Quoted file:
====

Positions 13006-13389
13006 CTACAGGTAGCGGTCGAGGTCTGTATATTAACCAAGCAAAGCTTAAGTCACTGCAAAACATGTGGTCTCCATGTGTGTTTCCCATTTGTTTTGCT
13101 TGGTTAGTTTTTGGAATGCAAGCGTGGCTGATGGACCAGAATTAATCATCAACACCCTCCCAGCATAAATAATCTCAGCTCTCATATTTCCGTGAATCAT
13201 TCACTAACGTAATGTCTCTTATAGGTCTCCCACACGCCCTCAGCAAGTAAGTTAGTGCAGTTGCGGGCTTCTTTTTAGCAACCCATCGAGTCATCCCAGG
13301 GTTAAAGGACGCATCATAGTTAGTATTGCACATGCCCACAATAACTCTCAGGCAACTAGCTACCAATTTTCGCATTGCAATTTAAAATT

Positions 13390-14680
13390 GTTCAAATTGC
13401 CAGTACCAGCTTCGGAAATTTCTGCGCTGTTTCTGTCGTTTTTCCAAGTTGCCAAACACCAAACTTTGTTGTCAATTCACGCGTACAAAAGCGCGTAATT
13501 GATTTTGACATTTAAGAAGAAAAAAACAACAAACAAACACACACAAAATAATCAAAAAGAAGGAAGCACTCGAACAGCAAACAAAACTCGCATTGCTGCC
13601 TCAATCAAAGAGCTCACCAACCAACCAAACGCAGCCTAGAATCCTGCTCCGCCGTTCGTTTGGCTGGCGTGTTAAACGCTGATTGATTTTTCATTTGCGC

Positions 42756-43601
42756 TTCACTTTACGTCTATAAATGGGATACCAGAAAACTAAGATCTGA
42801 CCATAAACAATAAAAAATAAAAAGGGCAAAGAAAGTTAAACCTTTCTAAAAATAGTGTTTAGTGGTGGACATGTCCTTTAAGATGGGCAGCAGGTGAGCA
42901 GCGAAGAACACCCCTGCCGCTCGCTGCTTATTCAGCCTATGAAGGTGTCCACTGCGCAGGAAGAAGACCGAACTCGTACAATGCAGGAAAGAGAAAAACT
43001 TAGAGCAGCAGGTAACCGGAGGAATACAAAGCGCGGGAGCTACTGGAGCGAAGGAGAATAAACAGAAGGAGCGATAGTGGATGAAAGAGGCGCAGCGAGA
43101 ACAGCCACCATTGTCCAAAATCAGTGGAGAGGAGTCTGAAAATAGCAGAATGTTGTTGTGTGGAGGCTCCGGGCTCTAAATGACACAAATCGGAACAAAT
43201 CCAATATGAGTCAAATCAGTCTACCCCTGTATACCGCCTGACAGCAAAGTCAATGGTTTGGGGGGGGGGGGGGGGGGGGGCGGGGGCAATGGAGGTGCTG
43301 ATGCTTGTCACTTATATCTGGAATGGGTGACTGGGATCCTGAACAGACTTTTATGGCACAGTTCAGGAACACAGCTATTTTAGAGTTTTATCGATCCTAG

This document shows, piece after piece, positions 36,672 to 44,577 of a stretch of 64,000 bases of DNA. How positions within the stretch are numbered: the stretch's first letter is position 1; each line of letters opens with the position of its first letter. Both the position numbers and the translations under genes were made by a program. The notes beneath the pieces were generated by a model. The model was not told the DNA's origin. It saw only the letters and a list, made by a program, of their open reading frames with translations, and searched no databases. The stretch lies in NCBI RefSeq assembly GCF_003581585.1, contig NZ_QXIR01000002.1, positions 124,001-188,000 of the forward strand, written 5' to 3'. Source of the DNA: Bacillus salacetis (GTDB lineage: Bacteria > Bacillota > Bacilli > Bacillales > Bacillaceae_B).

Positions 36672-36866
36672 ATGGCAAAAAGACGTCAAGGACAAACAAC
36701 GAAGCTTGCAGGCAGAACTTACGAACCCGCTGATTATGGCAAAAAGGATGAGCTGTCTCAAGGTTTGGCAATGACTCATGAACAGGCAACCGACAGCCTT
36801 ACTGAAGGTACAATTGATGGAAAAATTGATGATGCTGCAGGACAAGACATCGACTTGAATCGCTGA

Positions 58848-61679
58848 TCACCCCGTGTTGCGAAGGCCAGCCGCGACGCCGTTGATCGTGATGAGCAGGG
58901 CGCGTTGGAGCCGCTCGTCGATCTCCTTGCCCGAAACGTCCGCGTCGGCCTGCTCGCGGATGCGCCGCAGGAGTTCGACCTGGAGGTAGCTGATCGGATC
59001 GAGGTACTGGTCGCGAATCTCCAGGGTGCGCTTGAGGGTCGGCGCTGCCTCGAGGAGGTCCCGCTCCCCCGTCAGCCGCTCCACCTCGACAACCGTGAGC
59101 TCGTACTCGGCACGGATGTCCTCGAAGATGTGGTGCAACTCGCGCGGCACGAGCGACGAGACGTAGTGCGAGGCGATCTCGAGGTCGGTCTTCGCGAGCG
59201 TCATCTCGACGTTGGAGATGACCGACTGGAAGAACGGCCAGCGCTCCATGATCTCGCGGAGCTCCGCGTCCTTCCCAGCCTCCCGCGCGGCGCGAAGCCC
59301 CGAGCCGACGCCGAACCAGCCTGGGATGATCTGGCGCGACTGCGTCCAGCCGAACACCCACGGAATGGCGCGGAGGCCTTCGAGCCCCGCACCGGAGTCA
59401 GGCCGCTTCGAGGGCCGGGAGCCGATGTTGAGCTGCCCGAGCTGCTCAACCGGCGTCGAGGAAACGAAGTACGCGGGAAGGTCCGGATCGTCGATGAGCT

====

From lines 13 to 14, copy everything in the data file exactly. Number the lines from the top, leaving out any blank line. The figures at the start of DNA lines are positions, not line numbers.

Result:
42801 CCATAAACAATAAAAAATAAAAAGGGCAAAGAAAGTTAAACCTTTCTAAAAATAGTGTTTAGTGGTGGACATGTCCTTTAAGATGGGCAGCAGGTGAGCA
42901 GCGAAGAACACCCCTGCCGCTCGCTGCTTATTCAGCCTATGAAGGTGTCCACTGCGCAGGAAGAAGACCGAACTCGTACAATGCAGGAAAGAGAAAAACT